An imperial town in a time of transition. Life, environment, and decline of early Byzantine Caričin Grad

Jago Jonathan Birk, Ivan Bugarski, Sabine Fiedler, Vujadin Ivanišević, Henriette Kroll, Nemanja Marković, Anna Reuter, Constanze Röhl, Rainer Schreg, Aleksandar Stamenković, Sonja Stamenković, Miriam Steinborn

Abstract


The site of Caričin Grad in south-eastern Serbia – currently listed on UNESCO’s tentative list – has been the subject of archaeological investigations for more than 100 years. For the last decades it has been the focus of a joint project of the Archaeological Institute in Belgrade and the École Française de Rome. A reconstruction of the economic, environmental and social history of the city is the main objective of a cooperative project started in 2014 with the Römisch-Germanisches Zentralmuseum Mainz.
The remains of the early Byzantine complex of Caričin Grad show the features of a city built in the classical, Hellenistic-Roman tradition, combined with ecclesiastical Christian architecture. Based on the comparison of Byzantine text sources with the settlement’s topography and its architecture, Caričin Grad is supposed to be identical to Iustiniana Prima, a city newly founded by the Emperor Justinian as the region’s episcopal and administrative centre.
With the period of occupation covering a mere 90 years, from circa AD 530 to circa AD 615, the site allows a rare archaeological “snapshot” of a short period of very intensive use, which furthermore remained undisturbed from later encroachments. Due to these circumstances, Caričin Grad offers the unique opportunity to analyse a city at the turn of the Late Antique era to the Early Medieval epoch and the complex issues associated with periods of cultural transition.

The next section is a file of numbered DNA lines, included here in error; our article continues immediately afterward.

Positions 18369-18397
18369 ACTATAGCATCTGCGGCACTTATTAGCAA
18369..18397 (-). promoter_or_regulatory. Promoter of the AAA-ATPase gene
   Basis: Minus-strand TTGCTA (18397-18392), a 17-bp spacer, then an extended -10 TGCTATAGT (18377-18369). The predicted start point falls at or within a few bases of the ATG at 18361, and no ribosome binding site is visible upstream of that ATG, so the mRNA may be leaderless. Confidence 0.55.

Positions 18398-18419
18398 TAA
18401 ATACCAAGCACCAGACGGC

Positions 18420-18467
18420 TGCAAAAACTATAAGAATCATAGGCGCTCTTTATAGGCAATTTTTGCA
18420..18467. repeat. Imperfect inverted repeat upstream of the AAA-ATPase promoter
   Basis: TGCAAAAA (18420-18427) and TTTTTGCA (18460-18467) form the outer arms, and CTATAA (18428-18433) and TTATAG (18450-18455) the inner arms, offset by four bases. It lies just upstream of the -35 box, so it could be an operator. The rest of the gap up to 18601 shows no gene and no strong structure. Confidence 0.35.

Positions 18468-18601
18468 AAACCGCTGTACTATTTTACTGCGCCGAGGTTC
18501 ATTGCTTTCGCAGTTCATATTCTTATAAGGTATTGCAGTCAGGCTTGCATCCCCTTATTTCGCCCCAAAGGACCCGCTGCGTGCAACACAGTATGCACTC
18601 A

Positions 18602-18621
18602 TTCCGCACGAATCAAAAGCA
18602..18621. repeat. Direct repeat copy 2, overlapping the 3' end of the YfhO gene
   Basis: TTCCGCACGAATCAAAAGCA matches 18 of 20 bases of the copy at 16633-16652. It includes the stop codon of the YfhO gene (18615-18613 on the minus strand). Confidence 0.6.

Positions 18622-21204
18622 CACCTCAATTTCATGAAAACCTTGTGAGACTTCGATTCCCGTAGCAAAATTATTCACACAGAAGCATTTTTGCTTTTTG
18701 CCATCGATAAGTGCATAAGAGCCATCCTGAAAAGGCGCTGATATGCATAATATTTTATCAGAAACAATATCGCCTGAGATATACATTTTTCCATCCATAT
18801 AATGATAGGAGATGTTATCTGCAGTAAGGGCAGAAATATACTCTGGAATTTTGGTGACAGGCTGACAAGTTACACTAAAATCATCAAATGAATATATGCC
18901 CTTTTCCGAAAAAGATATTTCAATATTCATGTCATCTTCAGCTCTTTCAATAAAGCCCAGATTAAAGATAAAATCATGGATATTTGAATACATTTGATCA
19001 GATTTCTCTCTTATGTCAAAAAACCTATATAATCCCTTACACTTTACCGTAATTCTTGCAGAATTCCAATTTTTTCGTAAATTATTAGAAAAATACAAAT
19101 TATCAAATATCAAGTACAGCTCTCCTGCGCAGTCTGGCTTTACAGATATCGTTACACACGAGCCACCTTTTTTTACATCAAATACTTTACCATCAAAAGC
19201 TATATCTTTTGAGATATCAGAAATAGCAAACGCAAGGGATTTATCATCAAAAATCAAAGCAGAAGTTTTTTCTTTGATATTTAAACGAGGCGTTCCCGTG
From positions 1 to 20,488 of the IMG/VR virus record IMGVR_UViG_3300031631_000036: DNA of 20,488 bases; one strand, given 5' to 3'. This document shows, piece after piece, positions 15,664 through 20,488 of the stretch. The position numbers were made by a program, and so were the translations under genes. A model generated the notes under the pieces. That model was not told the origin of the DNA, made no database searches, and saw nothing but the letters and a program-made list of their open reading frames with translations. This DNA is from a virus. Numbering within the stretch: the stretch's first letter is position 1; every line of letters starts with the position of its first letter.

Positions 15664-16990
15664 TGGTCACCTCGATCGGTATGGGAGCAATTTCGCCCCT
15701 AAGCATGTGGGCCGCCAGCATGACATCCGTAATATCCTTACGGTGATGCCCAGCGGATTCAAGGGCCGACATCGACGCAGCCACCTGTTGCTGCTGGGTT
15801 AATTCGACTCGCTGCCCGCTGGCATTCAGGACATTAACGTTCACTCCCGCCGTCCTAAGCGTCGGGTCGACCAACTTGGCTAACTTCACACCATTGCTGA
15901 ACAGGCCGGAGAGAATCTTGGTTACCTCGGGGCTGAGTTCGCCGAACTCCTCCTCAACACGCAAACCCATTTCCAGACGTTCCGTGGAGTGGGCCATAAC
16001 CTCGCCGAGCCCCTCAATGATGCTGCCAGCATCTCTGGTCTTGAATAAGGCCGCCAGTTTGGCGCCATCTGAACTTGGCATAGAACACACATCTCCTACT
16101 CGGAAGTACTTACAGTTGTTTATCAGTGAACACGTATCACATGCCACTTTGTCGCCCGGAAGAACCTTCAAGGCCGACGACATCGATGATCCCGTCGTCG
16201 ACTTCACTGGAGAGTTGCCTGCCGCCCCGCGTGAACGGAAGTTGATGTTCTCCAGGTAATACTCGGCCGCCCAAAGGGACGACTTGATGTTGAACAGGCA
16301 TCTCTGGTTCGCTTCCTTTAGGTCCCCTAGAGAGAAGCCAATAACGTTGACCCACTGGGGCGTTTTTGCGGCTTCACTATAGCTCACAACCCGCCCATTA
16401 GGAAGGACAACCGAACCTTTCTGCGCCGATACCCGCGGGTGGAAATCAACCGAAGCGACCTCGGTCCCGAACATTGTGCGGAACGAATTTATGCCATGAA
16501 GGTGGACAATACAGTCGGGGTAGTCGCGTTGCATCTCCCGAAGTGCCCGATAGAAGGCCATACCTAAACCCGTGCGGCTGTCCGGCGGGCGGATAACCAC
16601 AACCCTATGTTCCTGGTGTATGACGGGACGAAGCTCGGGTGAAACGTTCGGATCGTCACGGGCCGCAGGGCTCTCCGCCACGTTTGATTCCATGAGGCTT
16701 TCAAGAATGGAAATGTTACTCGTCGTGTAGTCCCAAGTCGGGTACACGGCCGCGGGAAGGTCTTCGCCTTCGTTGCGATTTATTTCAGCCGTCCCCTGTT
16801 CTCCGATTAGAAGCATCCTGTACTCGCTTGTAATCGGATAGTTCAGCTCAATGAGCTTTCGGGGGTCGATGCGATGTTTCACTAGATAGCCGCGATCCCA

Based on the perspective of human ecology and social sciences, the project will establish new approaches and investigate the concept of “city” during periods of cultural transition by using methods of archaeozoology, archaeobotany, geoarchaeology, soil science and GIS.
The main topic addressed within this context, “Households, consumption and everyday life” will deal with single domestic units concerning methods of production, consumption and activity zones regarding comestible goods. This perspective on the town and its consumption will be complemented by a viewpoint on the surrounding landscape focussing on its resources and agrarian production.

Keywords


Urban Archaeology, Household Archaeology, Ecological Archaeology, Environmental Archaeology, Late Antiquity

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DOI: http://dx.doi.org/10.5463/lac.2014.4

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Copyright (c) 2016 Jago Jonathan Birk, Ivan Bugarski, Sabine Fiedler, Vujadin Ivanišević, Henriette Kroll, Nemanja Marković, Anna Reuter, Constanze Röhl, Rainer Schreg, Aleksandar Stamenković, Sonja Stamenković, Miriam Steinborn

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LAC 2014 proceedings - ISBN 978-90-825296-0-9 - is an open access initiative supported by the University Library, Vrije Universiteit Amsterdam.